The Search for Extraterrestrial Intelligence

star field

 

SETI Organizations

Breakthrough Listen

A $100 million project to expand the Search for Extraterrestrial Intelligence (SETI) over a period of 10 years was announced in London on July 20, 2015. Funded by Yuri Milner a Russian entrepreneur and physicist, the Breakthrough Listen project will have access to two of the world’s most powerful telescopes – the 100 Meter Robert C. Byrd Green Bank Telescope in West Virginia, USA and the 64-metre Parkes Telescope in New South Wales, Australia. The search will cover 10 times more of the sky than previous SETI programs, will be 50 times more sensitive, and scan at least 5 times more radio spectrum 100 times faster. In addition to the radio search, the Automated Planet Finder Telescope at Lick Observatory in California, USA, will undertake world’s deepest and broadest search for extraterrestrial optical laser communications.

The ambitious project plans to survey 1,000,000 of the stars closest to Earth,  the center of the Galaxy and the entire Galactic plane. It also plans to listen for messages from the 100 closest galaxies. If a civilization based around one of the 1,000 nearest stars transmits to us with the power of common aircraft radar, the Breakthrough Listen telescopes could detect it. If a civilization on a nearby star (4.2 light years) transits towards us with a 100 watt optical laser, it should be detectable.

The vast amounts of data generated by the project and software to analyze it will be available to the public. Software developed by Breakthrough Listen will be open source and compatible with other telescopes around the world. Breakthrough Listen also plans to support SETI@home, University of California, Berkeley’s distributed computing platform. Nine million volunteers around the world support this program by donating their spare computing power to search astronomical data for signs of life.

To learn about the potential languages of interstellar communication, and to spur global discussion of the ethical and philosophical issues, a one million dollar competition to create digital messages that represent humanity and planet Earth will be initiated. In speaking about the approach being followed, Yuri Milner said: “With Breakthrough Listen, we’re committed to bringing the Silicon Valley approach to the search for intelligent life in the universe. Our approach to data will be open and taking advantage of the problem-solving power of social networks.”

The project leadership includes Martin Rees, Britain’s Astronomer Royal; Pete Worden, Chairman, Breakthrough Prize Foundation; Frank Drake, Chairman Emeritus, SETI Institute; Professor Emeritus of Astronomy and Astrophysics, University of California, Santa Cruz; Geoff Marcy, Professor of Astronomy, University of California, Berkeley; Ann Druyan, Creative Director of the Interstellar Message, NASA Voyager; Dan Werthimer, Co-founder and chief scientist of the SETI@home project; and Andrew Siemion, Director, Berkeley SETI Research Center.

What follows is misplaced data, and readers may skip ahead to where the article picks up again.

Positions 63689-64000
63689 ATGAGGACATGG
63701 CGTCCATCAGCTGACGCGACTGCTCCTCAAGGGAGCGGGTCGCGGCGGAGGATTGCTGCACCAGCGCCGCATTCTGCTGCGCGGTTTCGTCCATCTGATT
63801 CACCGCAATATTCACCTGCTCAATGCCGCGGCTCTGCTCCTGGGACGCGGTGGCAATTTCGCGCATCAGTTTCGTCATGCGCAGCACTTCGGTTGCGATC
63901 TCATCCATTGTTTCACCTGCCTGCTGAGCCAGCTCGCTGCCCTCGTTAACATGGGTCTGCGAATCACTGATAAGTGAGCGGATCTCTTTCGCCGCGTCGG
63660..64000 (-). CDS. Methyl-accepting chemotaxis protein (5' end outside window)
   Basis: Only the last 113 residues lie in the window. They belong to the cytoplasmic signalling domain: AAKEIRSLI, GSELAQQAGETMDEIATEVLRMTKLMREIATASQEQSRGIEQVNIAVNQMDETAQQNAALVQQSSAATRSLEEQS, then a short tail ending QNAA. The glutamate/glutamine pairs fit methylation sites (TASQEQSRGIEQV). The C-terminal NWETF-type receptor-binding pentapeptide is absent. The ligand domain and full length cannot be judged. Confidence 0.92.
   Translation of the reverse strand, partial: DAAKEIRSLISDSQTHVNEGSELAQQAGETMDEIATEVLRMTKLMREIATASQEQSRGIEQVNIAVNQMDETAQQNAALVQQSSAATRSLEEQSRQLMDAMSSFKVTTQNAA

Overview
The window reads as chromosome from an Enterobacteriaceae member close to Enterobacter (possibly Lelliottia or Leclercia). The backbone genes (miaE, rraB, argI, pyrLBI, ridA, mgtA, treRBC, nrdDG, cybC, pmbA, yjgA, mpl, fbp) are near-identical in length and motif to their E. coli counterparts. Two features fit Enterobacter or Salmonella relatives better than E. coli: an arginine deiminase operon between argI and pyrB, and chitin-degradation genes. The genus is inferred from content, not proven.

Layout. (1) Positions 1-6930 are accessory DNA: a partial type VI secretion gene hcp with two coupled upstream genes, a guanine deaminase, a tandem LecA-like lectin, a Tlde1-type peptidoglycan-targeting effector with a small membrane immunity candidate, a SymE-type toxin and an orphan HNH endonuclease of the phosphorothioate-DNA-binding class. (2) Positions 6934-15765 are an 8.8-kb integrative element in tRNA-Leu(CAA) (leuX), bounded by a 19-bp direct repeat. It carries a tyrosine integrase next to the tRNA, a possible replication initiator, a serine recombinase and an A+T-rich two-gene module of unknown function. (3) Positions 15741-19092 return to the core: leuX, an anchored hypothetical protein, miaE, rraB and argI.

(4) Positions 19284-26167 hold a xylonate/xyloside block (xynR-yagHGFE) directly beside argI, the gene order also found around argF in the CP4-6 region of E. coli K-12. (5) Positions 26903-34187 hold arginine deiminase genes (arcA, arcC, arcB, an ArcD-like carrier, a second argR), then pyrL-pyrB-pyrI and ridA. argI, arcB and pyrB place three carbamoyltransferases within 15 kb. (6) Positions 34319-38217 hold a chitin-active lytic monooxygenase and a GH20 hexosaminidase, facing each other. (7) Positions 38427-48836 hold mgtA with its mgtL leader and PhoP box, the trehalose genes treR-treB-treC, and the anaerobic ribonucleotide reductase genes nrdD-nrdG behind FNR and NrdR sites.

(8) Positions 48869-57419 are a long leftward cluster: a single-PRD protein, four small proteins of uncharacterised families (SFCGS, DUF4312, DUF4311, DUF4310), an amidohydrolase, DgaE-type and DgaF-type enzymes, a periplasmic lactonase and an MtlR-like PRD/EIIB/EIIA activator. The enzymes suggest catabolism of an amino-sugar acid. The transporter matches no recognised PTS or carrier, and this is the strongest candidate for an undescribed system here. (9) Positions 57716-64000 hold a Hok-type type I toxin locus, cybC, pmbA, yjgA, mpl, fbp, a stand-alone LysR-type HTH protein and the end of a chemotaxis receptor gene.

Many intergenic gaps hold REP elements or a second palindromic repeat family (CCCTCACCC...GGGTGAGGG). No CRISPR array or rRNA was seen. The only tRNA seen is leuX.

British Interplanetary Society

British Interplanetary Society (BIS)stakes its claim as the world’s longest established organization devoted solely to supporting and promoting the exploration of space and astronautics. It is a non-profit organization, obtaining its main income from a worldwide membership. The Society is devoted to initiating, promoting and disseminating new concepts and technical information about space flight and astronautics through meetings, symposia, publications, visits and exhibitions. Its publications include the monthly Spaceflight, the Journal of the BIS, Odyssey, an e-newsletter focusing on imaginative ideas, Space Chronicle, focusing on space history, and a variety of books. The Society's headquarters are located in central London.

A major BIS initiative is Project Icarus with design team members on several continents. For coordination it makes use of the World Wide Web. It aims to design a credible interstellar probe that is a concept design for a potential mission in the coming centuries; to allow a direct technology comparison with the prior BIS Daedalus project and provide an assessment of the maturity of fusion-based space propulsion; to generate greater interest in the near term prospects for interstellar precursor missions that are based on credible science; and to motivate a new generation of scientists to be interested in designing space missions that go beyond our solar system.

The engineering requirements for Icarus are to design an unmanned probe capable of delivering useful scientific data about the target star, associated planetary bodies, solar environment and the interstellar medium. The spacecraft must use current or near future technology and be designed to be launched as soon as is credible. It must reach its stellar destination within a century (ideally much sooner). The spacecraft mission must be designed to provide some deceleration to increase time at the destination. More about Project Icarus can be read on the design teams web site, Icarus Interstellar.

 

NExSCI